Who wears the pants in your Highland hoose?

Published: October 31, 2012
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Too long on the road, The Style Guy returns from his exile of sipping mai-tais in Phuket to bring you, the Highland fashion-freaked reader, his answers to your queries. The Style Guy corrects your information gaps like he would tuck in that horrific shirt peeking out from between ill-fitting kilt and ruinous waist-coat.

Dear Mr. Style Guy Sir:

I notice a few recent competitions where pipers wore tartan pants – or trews, as they’re called. Thing is, one of the people wearing them was a woman, which seemed very strange.

What do you think?

Signed,

Pants-in-a-Twist in Tallahassee

Interesting observation, PIATIT. I, too, noticed this at the recent “The Livingstone” and the Nicol-Brown Amateur thingmee. To answer your question in a very few words: I liked it. Glenn Brown put on the plaid pants / tartan trews that he’s sported before, and he cut a nice profile against the usual troop of kilted peacocks. He donned his trademark Balmoral, and seemed to have a bit of the fop in him, as do several solo pipers these days. But the far more ironic style maven was Nancy Tunnicliffe, a judge at the Nicol-Brown, who also pulled on the trews. Think about this: a female wearing pants while all of the men strapped on a skirt. What with the red tunic and jabot, she was still very feminine.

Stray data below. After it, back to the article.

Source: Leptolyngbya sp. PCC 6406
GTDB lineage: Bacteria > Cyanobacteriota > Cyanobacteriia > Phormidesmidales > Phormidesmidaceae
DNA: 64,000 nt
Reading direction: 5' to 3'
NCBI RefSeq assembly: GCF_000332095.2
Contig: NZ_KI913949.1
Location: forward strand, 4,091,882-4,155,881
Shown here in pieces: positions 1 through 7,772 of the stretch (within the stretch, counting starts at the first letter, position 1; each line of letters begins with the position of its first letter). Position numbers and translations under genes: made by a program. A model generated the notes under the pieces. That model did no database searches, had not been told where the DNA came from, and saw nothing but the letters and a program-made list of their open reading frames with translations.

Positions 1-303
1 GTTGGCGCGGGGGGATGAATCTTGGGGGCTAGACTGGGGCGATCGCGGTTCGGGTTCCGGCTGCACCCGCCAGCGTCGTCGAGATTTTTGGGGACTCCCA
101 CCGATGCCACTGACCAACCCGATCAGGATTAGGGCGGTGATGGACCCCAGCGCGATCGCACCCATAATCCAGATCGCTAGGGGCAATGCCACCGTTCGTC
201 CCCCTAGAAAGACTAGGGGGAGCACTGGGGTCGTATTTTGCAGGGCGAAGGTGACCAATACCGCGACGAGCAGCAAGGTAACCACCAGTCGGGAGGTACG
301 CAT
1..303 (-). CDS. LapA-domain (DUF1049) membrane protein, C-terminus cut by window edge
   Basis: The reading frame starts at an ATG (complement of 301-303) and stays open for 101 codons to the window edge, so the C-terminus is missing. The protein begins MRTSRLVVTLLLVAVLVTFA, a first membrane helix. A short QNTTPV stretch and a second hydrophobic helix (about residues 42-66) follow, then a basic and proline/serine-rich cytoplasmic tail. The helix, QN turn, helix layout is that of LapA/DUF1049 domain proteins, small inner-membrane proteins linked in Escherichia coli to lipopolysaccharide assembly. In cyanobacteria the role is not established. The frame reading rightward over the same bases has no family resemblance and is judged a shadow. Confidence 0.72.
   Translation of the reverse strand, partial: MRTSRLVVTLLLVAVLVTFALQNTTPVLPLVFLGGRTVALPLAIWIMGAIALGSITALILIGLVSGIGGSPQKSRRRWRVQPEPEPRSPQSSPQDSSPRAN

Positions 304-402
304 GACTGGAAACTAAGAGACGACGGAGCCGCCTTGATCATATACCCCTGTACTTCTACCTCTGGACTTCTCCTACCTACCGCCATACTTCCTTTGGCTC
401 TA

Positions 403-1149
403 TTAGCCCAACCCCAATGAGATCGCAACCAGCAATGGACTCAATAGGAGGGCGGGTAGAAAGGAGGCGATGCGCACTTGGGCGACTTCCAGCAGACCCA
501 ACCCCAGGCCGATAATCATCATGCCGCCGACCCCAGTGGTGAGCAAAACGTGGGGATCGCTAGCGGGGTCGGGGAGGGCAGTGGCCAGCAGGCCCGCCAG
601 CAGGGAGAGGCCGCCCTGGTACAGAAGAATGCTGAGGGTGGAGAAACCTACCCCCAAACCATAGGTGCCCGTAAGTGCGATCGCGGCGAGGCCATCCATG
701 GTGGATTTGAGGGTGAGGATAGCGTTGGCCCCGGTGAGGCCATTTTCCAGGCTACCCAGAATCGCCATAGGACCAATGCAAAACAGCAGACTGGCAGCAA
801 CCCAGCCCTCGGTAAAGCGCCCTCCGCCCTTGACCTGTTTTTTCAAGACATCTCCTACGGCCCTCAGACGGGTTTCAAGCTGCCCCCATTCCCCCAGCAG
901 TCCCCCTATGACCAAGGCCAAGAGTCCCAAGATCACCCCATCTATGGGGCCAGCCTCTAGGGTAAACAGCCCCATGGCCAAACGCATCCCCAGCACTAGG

But, as for the young Mr. Gandy’s Mr. Rogers cardigan at this more formal affair . . . I will for once hold my keystrokes on that Highland fashion fiasco.

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  1. AlexGandy

    I wish I could take full credit for the cardigan. There’s a video on YouTube of Donald MacPherson performing at the Piping Centre in 1999 wearing a sweater. If you can’t imitate the King, who can you imitate?

  2. AlexGandy

    I wish I could take full credit for the cardigan. There’s a video on YouTube of Donald MacPherson performing at the Piping Centre in 1999 wearing a sweater. If you can’t imitate the King, who can you imitate?

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Pipers should avoid memorizing their music until the tune can be played from start to finish, fluidly, without error and at full speed. Once you memorize your music, it will become your reference every time you play. If your memory of the music has flaws in it, through repetition, you will permanently cement these flaws in your playing. Memorization is similar to the wood stain that would be added when building a bookcase – it would be the final touch to a finished product.
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